buddhism + dharma

Dharma is a Sanskrit term which refers both to the nature of reality and the teachings of Buddhism. Buddhism offers a means to individual and social transformation. Its central message has a universal appeal, but its forms continuously adapt according to the social and historical conditions in which it finds expression.

The experience developed within the Buddhist tradition, from ancient times up to the present, has created an excellent resource offering a path of practice and spiritual development which can support us towards liberating creativity and deepening insights into the nature of life. These insights and techniques are freely offered to anyone who wishes to learn. Some might begin by looking for peace of mind, or for greater meaning in their life; others might want to develop wisdom and compassion in order to grow into the fullness of their being.

One of the simplest presentations of the Buddhist path is the three-fold path of ethics, mediation and wisdom. Through the practice of Buddhist inspired ethics we can help to align ourselves with the interconnected nature of life. This in turn supports the practice of meditation which offers specific tools and methods for the radical transformation of consciousness. Through meditation we can cultivate and draw upon deep resources of awareness and compassion, which nourish a fertile basis for the arising of profound insights – which when integrated, deepened and realised in our total being flower into wisdom.

The dharma offers both vision and a practical path of transformation. It is essentially a methodology rather than ideology – a set of practices for the transformation of ourselves and the world. It is a way of enabling us to change our understandings into realisations, helping us to embody the insights we have into the nature of the world around us, to live on the basis of those insights, to realise fully our capacity for awareness and compassion, whereby we can truly act on the basis of our interconnectedness.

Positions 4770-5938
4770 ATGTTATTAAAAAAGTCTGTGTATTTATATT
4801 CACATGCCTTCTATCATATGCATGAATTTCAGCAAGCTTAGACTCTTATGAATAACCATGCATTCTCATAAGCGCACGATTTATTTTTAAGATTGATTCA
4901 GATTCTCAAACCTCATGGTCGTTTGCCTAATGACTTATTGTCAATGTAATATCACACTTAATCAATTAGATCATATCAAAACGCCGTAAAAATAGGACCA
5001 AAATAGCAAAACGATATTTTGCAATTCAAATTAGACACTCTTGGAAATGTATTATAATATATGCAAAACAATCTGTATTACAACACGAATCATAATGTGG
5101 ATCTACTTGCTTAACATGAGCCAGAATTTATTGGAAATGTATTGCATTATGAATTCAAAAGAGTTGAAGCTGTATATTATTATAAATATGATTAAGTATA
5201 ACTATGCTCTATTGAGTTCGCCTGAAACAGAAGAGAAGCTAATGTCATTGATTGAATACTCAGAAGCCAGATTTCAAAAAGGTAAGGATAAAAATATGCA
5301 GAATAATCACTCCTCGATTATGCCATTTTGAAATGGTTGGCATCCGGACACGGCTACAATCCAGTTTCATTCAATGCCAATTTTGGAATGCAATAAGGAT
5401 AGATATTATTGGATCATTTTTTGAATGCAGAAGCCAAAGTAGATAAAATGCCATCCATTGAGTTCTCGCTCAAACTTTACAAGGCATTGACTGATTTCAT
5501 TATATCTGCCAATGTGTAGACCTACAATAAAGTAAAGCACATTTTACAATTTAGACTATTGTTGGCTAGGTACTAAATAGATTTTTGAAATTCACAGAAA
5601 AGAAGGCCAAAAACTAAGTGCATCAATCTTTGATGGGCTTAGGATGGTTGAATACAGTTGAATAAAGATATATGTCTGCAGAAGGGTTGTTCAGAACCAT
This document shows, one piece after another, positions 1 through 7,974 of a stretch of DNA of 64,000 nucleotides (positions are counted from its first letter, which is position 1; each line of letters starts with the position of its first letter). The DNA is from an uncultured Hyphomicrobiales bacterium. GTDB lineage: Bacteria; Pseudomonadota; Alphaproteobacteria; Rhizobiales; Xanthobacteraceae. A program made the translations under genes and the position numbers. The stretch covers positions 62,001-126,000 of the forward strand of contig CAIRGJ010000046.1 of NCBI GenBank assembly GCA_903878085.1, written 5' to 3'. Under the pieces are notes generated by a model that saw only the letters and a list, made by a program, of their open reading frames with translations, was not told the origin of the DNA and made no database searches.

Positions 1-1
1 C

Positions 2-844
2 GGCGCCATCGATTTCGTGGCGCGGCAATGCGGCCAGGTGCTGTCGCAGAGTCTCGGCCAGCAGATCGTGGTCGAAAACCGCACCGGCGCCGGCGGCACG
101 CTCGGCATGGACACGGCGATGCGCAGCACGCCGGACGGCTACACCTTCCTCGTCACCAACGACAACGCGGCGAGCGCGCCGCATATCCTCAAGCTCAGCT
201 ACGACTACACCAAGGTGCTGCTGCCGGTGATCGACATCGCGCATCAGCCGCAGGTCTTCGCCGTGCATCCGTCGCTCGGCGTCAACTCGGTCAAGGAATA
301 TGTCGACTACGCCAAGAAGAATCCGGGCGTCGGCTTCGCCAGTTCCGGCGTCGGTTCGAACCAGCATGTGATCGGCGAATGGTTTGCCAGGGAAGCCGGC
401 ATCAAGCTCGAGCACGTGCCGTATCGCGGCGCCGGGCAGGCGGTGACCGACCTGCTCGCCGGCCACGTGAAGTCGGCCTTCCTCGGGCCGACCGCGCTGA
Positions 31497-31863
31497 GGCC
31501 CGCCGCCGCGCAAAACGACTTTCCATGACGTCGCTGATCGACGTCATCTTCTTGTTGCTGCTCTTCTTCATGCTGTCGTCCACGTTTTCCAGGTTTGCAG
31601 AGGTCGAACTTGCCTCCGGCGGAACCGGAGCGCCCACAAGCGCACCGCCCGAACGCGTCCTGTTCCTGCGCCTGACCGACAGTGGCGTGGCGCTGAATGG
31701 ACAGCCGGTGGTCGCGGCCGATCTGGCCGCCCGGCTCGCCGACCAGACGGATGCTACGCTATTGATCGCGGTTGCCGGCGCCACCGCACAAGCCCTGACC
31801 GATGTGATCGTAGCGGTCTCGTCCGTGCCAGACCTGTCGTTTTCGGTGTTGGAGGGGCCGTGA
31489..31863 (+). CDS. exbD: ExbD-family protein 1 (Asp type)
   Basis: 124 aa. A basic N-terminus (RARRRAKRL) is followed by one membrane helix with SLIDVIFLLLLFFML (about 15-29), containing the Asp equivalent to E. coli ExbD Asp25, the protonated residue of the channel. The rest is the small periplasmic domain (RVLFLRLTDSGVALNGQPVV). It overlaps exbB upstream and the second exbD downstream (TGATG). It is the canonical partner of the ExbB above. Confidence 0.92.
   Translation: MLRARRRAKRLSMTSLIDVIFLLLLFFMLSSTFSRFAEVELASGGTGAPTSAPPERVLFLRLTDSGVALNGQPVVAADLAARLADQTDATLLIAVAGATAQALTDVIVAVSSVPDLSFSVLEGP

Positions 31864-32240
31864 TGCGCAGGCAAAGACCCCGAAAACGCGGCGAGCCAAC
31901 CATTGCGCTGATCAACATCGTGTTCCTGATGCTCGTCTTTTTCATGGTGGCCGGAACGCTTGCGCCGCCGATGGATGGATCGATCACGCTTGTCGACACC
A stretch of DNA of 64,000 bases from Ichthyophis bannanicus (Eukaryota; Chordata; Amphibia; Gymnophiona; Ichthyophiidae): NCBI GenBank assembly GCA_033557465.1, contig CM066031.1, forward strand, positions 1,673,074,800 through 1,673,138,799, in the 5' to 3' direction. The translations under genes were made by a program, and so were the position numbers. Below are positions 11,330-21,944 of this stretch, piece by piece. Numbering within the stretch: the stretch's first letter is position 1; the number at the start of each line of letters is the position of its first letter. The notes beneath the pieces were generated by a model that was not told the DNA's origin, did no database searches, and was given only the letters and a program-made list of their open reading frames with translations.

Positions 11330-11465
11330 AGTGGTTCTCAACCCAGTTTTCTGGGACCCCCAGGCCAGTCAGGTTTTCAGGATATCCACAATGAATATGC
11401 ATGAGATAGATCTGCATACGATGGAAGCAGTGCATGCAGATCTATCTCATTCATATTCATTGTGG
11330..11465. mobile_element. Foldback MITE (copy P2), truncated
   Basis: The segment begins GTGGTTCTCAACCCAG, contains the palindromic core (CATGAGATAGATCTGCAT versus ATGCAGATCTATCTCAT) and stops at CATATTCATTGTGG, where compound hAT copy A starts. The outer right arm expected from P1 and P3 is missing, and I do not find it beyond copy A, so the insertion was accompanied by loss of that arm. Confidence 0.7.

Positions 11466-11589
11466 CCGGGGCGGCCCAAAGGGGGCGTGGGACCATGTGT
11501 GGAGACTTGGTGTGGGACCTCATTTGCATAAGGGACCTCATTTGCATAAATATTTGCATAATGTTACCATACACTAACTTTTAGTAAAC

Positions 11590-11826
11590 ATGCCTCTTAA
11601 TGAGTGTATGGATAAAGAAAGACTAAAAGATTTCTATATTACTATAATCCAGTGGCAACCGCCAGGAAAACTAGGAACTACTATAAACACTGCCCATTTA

The tradition is traced back to the historical figure of the Buddha who lived around two and a half thousand years ago. He taught that human beings have an enormous potential for spiritual development, and that through practice we can be freed of the suffering which arises from greed, hatred and ignorance. These teachings have been unfolded in many different historical and cultural contexts, giving rise to the various schools and forms of a rich and diverse tradition. Now the dharma is being unfolded and applied in the specific conditions of our time by committed practitioners throughout the world.

The Buddha taught that every moment is an opportunity to become more loving, generous and aware. Practising his teaching means learning to live in ways that are creative rather than habitual, engaged with others, and truly open to life’s truths. In this way we can come to see why the Buddhist path is described as the way to Liberation. When asked what quality distinguished his teaching, the Buddha replied:

“Just as the ocean has one taste, the taste of salt, so my teaching has one taste, the taste of freedom.”

For more see: www.fwbo.org